I compared the price quoted by Buddy's Auto Repair in Alpine, TX with my local Subaru dealor (they know me and admire how well my old car performs). The price is right on Target; maybe costs are higher in Louisiana and Texas).

I am going to call Midland Subaru. Buddy offered to tow it there (3-4 hours away) on his ? flatbed tow truck for $400. The original quote to get from Marathon (30 miles from Alpine) to Midland was $800. For $400, I'm definitely considering sending car to Midland Subaru. That would mean flying to retrieve the car (ugh) verses taking Amtrak's Sunset Limited back to Alpine; very appealing. Actually, I can take train to Alpine, and then a local bus service to Midland if car sent to Subaru (the only car rental place in Alpine is an independent compang; rebtal cars must be returned directly to company].
 

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We're having a technological revolution in automobiles, whether it be self-driving, electrification, etc.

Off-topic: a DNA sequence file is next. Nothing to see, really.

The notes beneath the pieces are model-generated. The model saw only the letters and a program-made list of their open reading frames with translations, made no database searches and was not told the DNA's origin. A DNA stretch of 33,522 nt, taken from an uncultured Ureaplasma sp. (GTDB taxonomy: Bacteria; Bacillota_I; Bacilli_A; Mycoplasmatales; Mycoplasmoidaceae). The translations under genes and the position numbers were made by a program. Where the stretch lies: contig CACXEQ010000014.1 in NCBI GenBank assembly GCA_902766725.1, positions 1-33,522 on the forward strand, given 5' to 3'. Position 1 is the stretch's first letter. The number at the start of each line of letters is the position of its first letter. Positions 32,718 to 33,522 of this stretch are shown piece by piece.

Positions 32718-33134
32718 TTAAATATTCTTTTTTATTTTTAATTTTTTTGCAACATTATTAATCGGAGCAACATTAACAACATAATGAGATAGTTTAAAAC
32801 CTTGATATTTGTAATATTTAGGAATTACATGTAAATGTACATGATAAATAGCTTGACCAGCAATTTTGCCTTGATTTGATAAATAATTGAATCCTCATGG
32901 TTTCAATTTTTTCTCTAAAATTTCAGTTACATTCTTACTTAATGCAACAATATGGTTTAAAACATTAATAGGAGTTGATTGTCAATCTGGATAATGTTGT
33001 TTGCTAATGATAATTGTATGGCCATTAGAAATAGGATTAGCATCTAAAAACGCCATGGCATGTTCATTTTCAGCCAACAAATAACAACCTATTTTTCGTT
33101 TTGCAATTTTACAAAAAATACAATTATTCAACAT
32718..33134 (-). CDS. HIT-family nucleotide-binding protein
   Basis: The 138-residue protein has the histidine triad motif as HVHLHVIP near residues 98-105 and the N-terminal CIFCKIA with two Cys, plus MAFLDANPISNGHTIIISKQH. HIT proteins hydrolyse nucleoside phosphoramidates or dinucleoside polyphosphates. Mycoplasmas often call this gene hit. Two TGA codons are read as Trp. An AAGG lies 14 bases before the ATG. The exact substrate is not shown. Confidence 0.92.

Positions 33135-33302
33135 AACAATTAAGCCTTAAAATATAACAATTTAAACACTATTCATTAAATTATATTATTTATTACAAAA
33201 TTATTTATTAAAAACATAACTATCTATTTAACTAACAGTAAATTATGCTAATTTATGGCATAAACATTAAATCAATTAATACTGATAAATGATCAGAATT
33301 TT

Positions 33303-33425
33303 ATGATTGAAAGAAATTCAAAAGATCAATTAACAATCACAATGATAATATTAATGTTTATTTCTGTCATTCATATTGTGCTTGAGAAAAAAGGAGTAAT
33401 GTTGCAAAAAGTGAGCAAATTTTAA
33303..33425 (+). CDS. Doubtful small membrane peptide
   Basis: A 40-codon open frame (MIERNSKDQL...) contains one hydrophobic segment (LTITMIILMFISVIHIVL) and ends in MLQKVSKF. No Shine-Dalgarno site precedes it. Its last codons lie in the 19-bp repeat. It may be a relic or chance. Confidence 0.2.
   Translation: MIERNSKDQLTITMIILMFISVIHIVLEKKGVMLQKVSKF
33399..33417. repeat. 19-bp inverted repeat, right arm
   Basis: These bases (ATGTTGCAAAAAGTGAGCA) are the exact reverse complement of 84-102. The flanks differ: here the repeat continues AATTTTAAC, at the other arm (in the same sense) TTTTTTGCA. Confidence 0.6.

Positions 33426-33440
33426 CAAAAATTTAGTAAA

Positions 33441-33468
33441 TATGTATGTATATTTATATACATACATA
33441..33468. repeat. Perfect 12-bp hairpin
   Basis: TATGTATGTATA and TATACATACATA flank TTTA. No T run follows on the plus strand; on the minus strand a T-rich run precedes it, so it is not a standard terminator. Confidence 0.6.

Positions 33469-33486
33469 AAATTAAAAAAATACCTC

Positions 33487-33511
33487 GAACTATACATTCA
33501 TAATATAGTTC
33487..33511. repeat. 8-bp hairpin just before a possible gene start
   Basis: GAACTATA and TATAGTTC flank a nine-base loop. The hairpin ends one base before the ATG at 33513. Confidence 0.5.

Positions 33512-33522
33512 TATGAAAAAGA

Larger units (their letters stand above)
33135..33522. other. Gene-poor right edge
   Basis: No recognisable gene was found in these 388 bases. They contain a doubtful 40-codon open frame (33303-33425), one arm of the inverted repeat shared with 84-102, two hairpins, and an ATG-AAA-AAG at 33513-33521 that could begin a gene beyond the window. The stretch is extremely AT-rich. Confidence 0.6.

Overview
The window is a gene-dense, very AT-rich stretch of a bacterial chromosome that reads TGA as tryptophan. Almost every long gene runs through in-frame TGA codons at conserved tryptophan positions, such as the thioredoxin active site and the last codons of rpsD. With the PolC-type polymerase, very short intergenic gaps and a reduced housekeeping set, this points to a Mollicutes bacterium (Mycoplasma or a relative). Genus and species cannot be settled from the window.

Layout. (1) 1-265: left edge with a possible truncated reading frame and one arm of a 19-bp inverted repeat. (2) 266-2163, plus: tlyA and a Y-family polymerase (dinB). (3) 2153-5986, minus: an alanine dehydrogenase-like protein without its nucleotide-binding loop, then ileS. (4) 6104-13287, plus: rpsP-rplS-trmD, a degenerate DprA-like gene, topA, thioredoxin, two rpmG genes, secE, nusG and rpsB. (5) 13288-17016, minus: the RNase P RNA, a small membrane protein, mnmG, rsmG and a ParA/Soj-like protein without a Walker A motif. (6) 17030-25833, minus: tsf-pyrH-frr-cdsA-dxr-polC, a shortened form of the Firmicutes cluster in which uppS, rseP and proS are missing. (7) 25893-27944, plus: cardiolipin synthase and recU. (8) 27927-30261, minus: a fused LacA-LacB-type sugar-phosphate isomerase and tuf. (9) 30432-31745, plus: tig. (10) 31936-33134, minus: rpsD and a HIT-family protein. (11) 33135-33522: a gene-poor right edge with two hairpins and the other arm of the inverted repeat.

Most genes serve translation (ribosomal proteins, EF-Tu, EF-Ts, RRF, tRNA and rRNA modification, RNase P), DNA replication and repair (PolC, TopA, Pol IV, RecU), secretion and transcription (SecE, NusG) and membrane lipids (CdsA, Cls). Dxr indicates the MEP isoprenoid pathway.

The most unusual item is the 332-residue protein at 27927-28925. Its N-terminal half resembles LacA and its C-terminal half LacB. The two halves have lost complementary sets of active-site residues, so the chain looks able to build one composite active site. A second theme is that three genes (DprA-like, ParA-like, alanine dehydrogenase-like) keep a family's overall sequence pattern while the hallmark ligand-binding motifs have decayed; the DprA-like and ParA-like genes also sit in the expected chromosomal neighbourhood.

Cars like the Rav4 Prime coming out in 2021 are leading the way - either that, or a new generation of full-electric Tesla-like vehicles, as battery technology improves, and potentially new construction methods evolve. The cybertruck uses an exoskeleton.


Subaru and Toyota are increasing their collaboration, with Subaru now officially becoming part of Toyota's family.


If you need a new car right now, a 2020 Outback is nice, but if you can hold on to your Outback, you'll be able to enjoy the car you love a little longer, and enjoy what's coming around the bend in a few years.
 

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Thanks for your input. It certainly is worth considering getting rid of it.